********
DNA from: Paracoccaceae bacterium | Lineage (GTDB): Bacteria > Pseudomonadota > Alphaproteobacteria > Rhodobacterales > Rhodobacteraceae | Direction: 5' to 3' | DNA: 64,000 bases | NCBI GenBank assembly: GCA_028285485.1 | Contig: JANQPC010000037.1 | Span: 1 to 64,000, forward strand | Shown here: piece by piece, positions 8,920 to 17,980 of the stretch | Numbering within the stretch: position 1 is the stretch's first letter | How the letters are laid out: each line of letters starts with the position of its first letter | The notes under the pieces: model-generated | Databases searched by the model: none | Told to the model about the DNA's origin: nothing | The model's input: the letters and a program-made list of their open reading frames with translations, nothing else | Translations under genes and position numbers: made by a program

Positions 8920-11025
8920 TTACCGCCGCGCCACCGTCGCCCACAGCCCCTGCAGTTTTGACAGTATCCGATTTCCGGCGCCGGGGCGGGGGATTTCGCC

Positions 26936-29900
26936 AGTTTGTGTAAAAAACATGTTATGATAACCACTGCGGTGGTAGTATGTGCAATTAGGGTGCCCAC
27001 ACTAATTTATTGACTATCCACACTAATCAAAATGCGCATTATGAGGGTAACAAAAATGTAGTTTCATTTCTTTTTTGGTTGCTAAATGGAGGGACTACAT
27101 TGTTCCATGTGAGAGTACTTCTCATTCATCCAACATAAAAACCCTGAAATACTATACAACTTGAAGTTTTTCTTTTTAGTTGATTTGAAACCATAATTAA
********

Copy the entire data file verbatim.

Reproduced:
DNA from: Paracoccaceae bacterium | Lineage (GTDB): Bacteria > Pseudomonadota > Alphaproteobacteria > Rhodobacterales > Rhodobacteraceae | Direction: 5' to 3' | DNA: 64,000 bases | NCBI GenBank assembly: GCA_028285485.1 | Contig: JANQPC010000037.1 | Span: 1 to 64,000, forward strand | Shown here: piece by piece, positions 8,920 to 17,980 of the stretch | Numbering within the stretch: position 1 is the stretch's first letter | How the letters are laid out: each line of letters starts with the position of its first letter | The notes under the pieces: model-generated | Databases searched by the model: none | Told to the model about the DNA's origin: nothing | The model's input: the letters and a program-made list of their open reading frames with translations, nothing else | Translations under genes and position numbers: made by a program

Positions 8920-11025
8920 TTACCGCCGCGCCACCGTCGCCCACAGCCCCTGCAGTTTTGACAGTATCCGATTTCCGGCGCCGGGGCGGGGGATTTCGCC

Positions 26936-29900
26936 AGTTTGTGTAAAAAACATGTTATGATAACCACTGCGGTGGTAGTATGTGCAATTAGGGTGCCCAC
27001 ACTAATTTATTGACTATCCACACTAATCAAAATGCGCATTATGAGGGTAACAAAAATGTAGTTTCATTTCTTTTTTGGTTGCTAAATGGAGGGACTACAT
27101 TGTTCCATGTGAGAGTACTTCTCATTCATCCAACATAAAAACCCTGAAATACTATACAACTTGAAGTTTTTCTTTTTAGTTGATTTGAAACCATAATTAA